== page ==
"Pilots, Man Your Planes!"   
                                         WWII U.S. Naval Aviation Collector's Guide                                                                              
 
U.S. Navy A-14 Oxygen Masks

  The reason we qualified our comments about molded-in mask markings in the previous statement is due to the actual existence of two A-14 mask variations that are, in fact, "U.S. Navy" marked. A word of warning though, finding one of these is truly like “finding a needle in a haystack.” By their features (leather tipped adjusting straps and narrow hook fitting), it appears that one variation is early production while the other is late production, although we have been unable to uncover any original information on them. A best guess would be that original Navy contract masks were marked with "BU-AER U.S. NAVY" on the left side, but that to speed production, this was quickly eliminated and the bulk of Navy contract masks shared the typical left side A.A.F. markings which included a date of manufacture. Someone in the Navy’s Bureau of Supply must have eventually objected to an item of Navy equipment being marked with the name of a rival branch of service and saw to it that when initial contracts had been filled, and after production requirements had slowed later in the war, that the manufacturer was instructed to remove the offending A.A.F. markings from the left side of future Navy contract masks. This was done in a rather crude manor; it would appear by the use of a grinding tool. “BUAER U.S. Navy” was then impressed into the right side of the mask’s face and the letters were given a red tint. Another change was the inclusion of a new instruction sheet with text and photos specifically tailored to Navy users. I can’t emphasize enough that either of these “U.S. Navy” marked A-14 masks are a rare exception and that the vast majority of A-14 masks that saw service during the war with Navy and Marine pilots were not “U.S. Navy” marked. Please examine any A-14s you have in your collection. If you’re lucky, you may already have a Navy marked example without being aware of it.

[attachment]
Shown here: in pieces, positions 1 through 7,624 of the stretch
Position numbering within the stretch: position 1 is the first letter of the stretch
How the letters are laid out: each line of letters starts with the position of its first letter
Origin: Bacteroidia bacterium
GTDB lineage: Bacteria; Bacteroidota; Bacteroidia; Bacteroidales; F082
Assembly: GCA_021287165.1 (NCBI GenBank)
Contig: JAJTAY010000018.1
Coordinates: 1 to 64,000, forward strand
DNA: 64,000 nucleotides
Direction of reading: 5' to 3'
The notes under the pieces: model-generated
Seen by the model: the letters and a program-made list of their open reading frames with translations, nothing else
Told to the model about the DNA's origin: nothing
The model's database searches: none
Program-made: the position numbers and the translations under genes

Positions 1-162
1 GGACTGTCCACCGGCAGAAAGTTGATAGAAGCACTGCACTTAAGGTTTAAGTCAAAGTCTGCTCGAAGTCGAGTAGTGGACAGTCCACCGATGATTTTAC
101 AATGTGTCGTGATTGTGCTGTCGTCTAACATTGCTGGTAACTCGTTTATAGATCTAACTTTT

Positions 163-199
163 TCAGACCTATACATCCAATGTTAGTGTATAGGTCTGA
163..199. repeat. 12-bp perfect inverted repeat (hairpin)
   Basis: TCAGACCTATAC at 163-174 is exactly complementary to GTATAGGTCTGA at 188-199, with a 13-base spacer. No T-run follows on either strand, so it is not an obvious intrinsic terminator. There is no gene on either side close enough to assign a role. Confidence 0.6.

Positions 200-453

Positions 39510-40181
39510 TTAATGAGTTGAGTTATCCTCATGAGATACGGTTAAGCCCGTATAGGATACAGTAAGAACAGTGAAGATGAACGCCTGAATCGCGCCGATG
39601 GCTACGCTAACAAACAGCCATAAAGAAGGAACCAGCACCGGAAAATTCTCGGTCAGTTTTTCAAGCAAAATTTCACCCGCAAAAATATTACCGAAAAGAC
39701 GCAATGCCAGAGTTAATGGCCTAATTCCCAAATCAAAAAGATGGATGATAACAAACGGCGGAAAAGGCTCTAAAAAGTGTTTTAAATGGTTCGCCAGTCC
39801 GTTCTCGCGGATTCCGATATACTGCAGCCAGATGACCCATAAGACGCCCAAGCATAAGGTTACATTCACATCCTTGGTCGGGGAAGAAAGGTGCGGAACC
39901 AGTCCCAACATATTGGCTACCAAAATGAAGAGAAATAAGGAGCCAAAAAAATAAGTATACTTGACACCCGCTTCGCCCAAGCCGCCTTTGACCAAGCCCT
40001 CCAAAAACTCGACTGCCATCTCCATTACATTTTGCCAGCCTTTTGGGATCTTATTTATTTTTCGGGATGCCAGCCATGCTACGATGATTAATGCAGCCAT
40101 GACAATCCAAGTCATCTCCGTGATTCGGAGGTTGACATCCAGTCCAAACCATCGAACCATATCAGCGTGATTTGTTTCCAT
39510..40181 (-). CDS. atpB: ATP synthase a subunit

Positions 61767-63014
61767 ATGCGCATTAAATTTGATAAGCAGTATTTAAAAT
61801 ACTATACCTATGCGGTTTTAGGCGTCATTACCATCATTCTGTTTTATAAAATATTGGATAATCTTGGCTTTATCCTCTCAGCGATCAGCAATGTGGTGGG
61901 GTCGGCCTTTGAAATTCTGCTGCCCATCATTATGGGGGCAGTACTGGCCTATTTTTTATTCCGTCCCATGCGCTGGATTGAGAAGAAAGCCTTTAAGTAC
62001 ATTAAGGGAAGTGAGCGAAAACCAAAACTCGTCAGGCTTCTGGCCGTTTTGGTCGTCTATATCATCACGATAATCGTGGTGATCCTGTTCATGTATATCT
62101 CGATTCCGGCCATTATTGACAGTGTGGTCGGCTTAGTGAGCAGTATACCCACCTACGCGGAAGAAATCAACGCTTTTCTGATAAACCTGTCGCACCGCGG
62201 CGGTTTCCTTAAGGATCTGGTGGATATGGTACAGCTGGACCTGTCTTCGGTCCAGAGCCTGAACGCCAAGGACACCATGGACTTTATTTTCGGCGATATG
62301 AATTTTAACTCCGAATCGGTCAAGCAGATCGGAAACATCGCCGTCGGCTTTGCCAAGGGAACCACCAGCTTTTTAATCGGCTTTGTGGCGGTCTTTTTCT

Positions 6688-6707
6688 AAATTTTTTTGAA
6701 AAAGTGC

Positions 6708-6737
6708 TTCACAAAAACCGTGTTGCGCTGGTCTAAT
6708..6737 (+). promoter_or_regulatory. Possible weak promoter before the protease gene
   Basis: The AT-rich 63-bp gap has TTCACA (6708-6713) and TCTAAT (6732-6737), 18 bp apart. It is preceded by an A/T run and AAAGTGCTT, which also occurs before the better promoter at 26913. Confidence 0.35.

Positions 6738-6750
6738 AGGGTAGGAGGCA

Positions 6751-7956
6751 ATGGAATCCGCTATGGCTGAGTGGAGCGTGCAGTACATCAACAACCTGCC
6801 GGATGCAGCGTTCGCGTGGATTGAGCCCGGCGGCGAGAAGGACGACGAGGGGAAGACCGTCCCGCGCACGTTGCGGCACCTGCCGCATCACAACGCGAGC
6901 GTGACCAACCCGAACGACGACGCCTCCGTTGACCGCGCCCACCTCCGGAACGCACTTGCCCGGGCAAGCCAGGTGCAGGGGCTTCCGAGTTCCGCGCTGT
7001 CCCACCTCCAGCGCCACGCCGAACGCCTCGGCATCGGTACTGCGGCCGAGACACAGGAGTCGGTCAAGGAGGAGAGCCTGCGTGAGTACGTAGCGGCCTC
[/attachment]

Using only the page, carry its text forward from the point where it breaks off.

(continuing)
Our thanks to "Goz" for allowing us to use photos of his rare early production "BU-AER U.S. NAVY" marked mask, as well as his large-ring push-to-talk switch shown on the preceding page.
Does the VF-11 pilot at right have a Navy marked A-14? Unfortunately, we will never know.